It does not help Marshall’s cause when he is theologically weak that affects his discernment and presentation.  For instance, he talks about Nestorians as “the first Christians in China” (25) without acknowledging their heretical status.  There is the danger of syncretism in Marshall’s theology.  He claims on page 68 that “Jesus and Lao Zi were ‘spiritual brothers.’”  I wished the book was more pronounce and clear concerning sin, Jesus’ death and salvation.  Even when he does talk about those subject towards the end of the book, he doesn’t connect the relationship of sin to justification and Jesus’ work on the cross which I see as essential for one’s Gospel presentation.

His methodology is problematic because everything points to Jesus Christ, even Mao’s rebellion is something Jesus took to make part of His Way (64-65).  Marshall thinks Jesus was speaking about Mao’s regime when He said brothers will be against brothers, etc (168).  It is a bit of a stretch.  It must also be said that the same method the author use can also be used to demonstrate how Chinese culture points to say Marxism, Islam, etc.  It is a flawed and speculative method.  Plus, I don’t think Mao is a good “bridge” to Chinese culture for Christianity, given how he is a tyrant and also someone who is not necessarily held in high regards among everyone in the Chinese community.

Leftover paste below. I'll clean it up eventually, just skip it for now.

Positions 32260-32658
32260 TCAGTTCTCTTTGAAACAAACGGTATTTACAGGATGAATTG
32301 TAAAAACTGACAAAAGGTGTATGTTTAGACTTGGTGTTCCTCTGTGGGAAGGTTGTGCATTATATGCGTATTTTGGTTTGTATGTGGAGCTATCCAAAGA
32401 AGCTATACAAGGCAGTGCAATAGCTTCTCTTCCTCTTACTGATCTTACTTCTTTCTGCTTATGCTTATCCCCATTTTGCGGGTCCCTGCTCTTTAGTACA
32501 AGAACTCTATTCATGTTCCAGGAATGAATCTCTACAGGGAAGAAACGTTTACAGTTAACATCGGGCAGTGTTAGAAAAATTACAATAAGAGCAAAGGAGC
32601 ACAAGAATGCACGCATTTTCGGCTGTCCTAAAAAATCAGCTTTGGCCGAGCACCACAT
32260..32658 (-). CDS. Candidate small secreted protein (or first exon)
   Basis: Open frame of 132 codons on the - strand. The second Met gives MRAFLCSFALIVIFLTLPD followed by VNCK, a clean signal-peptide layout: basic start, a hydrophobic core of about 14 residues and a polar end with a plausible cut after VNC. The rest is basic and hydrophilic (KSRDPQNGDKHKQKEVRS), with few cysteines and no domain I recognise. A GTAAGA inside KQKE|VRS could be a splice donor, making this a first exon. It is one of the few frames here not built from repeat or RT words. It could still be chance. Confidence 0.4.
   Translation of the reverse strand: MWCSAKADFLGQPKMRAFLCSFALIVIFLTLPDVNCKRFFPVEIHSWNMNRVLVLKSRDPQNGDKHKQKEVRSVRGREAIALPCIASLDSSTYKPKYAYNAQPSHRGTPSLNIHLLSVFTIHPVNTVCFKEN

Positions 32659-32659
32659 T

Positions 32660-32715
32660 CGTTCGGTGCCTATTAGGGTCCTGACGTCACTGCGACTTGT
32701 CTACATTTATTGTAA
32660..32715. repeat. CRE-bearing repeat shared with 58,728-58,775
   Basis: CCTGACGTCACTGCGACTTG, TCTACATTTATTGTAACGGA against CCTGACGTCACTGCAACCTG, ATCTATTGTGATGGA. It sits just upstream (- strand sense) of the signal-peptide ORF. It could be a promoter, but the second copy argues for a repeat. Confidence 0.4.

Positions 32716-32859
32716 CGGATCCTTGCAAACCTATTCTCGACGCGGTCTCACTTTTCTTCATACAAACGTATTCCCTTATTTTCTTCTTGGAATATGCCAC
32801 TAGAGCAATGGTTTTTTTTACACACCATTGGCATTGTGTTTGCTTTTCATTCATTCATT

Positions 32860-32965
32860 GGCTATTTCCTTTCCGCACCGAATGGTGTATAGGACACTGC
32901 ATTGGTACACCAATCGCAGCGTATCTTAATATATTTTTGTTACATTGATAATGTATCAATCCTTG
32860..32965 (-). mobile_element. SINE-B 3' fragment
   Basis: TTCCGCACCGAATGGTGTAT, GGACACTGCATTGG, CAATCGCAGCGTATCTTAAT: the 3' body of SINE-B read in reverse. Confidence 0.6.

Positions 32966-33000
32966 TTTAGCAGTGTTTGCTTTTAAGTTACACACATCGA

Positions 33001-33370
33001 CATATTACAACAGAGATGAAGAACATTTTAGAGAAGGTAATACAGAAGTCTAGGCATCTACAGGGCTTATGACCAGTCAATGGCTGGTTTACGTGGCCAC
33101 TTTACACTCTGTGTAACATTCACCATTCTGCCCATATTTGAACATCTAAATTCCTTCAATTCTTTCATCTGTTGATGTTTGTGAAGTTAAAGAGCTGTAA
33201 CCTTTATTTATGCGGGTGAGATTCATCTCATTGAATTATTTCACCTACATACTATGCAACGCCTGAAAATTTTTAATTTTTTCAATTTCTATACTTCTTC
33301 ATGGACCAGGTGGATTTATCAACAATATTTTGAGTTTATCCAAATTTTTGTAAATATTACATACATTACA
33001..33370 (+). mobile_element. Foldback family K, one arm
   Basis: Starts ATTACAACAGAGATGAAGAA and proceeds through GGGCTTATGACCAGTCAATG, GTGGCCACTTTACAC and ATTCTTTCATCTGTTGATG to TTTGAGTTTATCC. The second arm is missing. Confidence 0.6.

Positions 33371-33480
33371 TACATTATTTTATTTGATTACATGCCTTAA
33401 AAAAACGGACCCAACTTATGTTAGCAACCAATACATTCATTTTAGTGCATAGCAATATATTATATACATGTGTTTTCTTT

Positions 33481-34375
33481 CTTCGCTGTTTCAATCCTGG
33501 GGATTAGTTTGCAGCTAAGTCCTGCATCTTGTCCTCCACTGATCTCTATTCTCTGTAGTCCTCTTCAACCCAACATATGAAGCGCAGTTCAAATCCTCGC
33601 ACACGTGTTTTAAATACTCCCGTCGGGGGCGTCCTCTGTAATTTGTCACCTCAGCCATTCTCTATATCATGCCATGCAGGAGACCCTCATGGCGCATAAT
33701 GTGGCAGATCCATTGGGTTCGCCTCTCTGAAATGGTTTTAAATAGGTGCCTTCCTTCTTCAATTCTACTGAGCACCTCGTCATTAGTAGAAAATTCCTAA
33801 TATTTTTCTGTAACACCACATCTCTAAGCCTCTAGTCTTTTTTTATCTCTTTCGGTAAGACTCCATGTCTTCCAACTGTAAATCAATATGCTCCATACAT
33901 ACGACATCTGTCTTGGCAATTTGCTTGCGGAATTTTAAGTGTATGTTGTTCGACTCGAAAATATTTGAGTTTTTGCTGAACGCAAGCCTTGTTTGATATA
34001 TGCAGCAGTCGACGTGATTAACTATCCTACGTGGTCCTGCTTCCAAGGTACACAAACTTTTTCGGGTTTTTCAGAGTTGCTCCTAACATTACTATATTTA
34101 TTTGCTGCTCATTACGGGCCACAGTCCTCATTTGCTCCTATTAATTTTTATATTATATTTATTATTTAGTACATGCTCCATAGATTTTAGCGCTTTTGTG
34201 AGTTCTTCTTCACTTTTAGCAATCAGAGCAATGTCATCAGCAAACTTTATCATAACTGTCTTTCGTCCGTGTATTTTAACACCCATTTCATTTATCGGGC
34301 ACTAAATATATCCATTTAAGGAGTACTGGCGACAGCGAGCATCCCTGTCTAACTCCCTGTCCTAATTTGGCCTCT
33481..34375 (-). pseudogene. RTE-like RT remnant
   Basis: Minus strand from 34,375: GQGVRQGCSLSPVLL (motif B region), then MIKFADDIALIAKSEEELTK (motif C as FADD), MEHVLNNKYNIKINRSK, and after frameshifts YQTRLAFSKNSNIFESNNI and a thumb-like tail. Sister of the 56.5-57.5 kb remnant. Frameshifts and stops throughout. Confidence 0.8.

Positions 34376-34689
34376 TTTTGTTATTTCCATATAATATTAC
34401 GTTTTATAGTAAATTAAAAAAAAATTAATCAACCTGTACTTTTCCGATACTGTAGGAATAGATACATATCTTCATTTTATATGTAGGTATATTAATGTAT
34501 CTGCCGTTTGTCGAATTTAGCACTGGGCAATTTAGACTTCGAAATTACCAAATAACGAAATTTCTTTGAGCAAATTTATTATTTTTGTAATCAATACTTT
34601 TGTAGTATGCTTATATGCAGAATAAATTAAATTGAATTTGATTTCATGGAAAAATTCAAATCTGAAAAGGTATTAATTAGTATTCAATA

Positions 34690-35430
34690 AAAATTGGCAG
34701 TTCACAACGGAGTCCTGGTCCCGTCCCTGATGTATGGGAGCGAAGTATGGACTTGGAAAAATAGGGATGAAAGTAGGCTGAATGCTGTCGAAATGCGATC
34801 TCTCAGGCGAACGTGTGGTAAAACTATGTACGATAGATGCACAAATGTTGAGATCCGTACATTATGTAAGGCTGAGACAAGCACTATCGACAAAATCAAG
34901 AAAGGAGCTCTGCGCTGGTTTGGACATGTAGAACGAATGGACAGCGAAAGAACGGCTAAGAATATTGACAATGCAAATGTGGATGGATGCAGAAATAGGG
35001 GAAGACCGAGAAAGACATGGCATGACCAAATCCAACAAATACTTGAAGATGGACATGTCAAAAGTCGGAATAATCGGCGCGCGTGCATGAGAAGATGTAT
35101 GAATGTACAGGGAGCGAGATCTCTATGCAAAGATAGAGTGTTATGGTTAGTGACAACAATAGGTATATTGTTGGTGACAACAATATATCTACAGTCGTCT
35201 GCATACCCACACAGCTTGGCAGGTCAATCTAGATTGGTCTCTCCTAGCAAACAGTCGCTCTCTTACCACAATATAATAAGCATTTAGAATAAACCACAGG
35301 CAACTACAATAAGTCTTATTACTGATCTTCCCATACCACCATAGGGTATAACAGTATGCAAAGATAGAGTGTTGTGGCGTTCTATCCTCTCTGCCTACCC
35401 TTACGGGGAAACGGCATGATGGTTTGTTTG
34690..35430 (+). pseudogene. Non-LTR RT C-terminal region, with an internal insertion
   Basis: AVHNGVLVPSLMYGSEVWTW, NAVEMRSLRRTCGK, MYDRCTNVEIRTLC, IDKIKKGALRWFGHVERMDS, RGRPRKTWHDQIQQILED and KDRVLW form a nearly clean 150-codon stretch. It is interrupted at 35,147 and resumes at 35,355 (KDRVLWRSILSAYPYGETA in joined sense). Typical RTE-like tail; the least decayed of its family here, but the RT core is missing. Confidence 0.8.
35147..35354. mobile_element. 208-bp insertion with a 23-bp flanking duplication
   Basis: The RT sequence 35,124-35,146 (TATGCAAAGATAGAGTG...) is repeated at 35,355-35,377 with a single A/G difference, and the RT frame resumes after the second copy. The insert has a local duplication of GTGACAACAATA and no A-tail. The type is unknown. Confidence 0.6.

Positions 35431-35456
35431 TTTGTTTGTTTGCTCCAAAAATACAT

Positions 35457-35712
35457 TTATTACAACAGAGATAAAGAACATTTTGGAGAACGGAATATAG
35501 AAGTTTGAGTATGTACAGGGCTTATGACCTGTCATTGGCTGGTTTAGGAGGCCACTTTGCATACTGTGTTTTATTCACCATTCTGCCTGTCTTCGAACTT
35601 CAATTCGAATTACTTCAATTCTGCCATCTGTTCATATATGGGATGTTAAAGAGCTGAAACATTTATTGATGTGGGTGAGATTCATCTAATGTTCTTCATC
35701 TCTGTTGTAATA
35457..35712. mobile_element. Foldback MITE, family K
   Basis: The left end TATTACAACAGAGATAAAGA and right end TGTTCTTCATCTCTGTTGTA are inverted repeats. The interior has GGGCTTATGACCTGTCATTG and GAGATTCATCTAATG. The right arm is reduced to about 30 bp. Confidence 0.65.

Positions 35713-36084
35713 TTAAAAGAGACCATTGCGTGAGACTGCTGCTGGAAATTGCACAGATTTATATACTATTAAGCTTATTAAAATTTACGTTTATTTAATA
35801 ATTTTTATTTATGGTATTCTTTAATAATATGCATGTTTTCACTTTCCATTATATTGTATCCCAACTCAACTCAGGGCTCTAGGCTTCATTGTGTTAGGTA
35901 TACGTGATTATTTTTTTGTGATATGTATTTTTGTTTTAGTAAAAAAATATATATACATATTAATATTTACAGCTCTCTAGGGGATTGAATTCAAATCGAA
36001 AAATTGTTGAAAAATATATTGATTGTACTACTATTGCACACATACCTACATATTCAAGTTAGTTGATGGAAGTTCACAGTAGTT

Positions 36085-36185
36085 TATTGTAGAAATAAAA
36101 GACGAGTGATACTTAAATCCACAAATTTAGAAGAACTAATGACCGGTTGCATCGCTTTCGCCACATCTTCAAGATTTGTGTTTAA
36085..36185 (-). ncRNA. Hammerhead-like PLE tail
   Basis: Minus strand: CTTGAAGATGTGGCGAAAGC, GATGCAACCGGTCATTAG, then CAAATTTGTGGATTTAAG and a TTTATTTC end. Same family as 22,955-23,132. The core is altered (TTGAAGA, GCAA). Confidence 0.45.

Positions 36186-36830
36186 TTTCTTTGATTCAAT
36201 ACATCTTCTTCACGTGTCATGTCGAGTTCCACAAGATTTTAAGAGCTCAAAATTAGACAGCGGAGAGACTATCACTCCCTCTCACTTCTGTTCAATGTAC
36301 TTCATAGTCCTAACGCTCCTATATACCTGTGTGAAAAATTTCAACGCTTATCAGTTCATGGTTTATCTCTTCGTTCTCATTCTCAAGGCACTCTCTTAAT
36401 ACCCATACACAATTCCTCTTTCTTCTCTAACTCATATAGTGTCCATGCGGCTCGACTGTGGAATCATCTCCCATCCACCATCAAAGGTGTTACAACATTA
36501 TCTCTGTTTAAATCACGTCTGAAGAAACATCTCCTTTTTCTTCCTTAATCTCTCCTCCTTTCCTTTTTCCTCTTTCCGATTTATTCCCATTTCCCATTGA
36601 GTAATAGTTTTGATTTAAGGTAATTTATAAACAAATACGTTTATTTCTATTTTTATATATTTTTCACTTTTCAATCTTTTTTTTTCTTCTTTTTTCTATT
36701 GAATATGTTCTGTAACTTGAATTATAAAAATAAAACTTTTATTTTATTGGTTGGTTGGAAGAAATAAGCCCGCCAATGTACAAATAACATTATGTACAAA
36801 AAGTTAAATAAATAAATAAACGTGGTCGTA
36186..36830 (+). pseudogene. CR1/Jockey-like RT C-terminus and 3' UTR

I thought it was ironic that the author could point out “Chinese Buddhism” is “very Chinese, but not very Buddhist” (81).  At times I felt Marshall’s work ended up being more Chinese than Christian.